Clare Saumell VanderWeele

word wrangler.

On Empty Milk Cartons and Gum Wrappers

Chris used to put almost empty milk cartons back in the fridge.

And when I say “almost” I mean there was literally one gulp left.

He’d eat almost all his dinner except two bites and put the almost empty plate uncovered in the fridge… On the off chance that one lonely bite of cold, congealed dinner would sound appetizing later.

He would leave empty tupperware containers in his car after work. Empty gum wrappers littered the bedroom floor as they came flying out his pockets, and empty Marlboro Reds packages would stack up on his night stand.

All the empty drove me nuts.

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And then it imploded.

His death left my life empty in all the ways that made empty milk cartons and gum wrappers look silly.

Empty Red Wing hiking boots. Empty Sunday drive passenger seats. Empty winter morning hands. Empty wedding gift pillows.

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My life is full, full, full. Of family, friends, career, homemaking, joy, abundance, Nicholas, and God.

And yet every so often flashes a crystal clear memory of Chris.

It’s a memory so pure that it renders the truth impossible.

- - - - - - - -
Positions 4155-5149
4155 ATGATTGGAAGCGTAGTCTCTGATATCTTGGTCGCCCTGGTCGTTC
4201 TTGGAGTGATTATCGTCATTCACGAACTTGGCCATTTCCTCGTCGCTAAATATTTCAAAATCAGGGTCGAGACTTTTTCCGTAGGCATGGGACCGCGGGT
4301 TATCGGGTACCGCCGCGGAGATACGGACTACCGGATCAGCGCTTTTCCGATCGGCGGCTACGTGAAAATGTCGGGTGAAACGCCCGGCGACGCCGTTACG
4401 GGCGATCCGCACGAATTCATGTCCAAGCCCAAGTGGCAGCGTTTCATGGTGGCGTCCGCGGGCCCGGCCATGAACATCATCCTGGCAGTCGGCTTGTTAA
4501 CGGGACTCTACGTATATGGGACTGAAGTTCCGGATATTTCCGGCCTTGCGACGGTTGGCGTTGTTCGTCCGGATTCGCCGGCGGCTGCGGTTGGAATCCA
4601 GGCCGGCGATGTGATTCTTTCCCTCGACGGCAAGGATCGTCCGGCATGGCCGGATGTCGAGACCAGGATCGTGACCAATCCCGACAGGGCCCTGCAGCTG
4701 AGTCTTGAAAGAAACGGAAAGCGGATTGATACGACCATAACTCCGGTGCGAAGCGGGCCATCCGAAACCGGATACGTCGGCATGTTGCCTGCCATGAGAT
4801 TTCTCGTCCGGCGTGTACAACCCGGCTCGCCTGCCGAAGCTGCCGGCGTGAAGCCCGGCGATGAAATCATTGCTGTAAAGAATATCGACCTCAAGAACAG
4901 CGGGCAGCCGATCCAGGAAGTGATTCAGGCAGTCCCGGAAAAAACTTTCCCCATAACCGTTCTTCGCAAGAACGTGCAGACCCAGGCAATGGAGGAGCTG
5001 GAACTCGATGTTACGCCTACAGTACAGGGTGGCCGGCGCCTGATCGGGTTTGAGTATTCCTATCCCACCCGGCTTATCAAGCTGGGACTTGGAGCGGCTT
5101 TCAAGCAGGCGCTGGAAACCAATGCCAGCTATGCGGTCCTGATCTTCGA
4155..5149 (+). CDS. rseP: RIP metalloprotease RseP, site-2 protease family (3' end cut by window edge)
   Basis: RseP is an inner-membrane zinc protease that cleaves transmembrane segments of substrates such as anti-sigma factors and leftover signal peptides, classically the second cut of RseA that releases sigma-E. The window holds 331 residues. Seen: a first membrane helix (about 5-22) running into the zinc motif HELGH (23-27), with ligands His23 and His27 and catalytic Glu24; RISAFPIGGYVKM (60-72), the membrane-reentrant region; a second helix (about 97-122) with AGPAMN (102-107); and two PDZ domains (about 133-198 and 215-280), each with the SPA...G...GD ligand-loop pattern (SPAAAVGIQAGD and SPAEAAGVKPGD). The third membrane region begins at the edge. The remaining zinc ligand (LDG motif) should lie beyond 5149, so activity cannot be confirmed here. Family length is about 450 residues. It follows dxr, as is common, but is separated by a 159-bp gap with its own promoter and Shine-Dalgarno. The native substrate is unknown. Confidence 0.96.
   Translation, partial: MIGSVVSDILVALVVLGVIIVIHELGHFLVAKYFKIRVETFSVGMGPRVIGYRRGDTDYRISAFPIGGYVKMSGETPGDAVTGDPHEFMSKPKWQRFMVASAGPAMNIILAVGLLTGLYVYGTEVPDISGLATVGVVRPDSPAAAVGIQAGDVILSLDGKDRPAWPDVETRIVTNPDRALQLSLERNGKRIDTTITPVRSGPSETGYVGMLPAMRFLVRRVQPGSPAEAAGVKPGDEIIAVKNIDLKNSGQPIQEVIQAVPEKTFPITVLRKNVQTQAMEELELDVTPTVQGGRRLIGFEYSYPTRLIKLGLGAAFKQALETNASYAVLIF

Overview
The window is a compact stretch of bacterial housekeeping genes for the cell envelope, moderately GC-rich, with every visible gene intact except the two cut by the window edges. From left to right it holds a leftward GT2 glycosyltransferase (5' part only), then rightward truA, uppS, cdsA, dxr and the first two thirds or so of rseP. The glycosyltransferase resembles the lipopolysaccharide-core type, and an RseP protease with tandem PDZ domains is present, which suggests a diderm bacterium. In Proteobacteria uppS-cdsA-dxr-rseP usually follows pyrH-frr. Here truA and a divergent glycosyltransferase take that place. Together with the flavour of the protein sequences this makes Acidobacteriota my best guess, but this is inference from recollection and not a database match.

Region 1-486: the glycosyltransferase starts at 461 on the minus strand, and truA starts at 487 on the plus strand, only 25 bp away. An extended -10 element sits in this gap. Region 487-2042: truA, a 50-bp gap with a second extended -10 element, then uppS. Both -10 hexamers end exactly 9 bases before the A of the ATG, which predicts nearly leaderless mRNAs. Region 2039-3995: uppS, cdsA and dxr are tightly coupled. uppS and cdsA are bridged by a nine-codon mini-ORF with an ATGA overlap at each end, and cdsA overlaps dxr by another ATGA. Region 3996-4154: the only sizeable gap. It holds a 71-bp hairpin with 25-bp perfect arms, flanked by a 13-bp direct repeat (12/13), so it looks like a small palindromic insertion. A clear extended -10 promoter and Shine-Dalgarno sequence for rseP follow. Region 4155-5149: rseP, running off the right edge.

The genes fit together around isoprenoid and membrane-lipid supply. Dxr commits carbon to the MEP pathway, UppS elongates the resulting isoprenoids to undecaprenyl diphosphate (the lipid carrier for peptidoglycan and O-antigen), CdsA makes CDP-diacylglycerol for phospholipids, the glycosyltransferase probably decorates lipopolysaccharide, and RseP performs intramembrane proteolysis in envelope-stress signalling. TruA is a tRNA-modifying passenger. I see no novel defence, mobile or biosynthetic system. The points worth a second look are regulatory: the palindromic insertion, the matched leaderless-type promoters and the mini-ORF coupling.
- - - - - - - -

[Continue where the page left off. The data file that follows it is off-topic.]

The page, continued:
It empties reality of any sense.

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I see him in the smallest things. In a hawk waiting by the roadside, claws poised. I hear him in the buzzing of the powerlines against the thick summer heat. I catch his reflection in a passing car window. I feel his footsteps running next to me on the bike path. I feel his fingertips when I scribble across the page with his gold Cross ballpoint pen.

In these snatched moments, I discover pinpricks of profound emptiness that overwhelm my commonsense. Accepting he’s really gone forever feels like trying to imagine less gravity. Or trying to see through an optical illusion. Or tricking yourself into believing you could fly if you jumped.

It cannot be. This is not real.

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I’m not sure if these pinpricks of surreal impossibility will ever leave me. Perhaps eventually the light will filter through, illuminating some kind of truth.

In the meantime, I can’t say I particularly miss the empty milk cartons themselves – only what their nonexistence signifies when I open the fridge every morning.

Empty no longer feels quite the same.

claresig

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1 Comment

  1. I always tell you that everything you write, hits home for me. This article sums up my feelings to the mark. Thank you for sharing.

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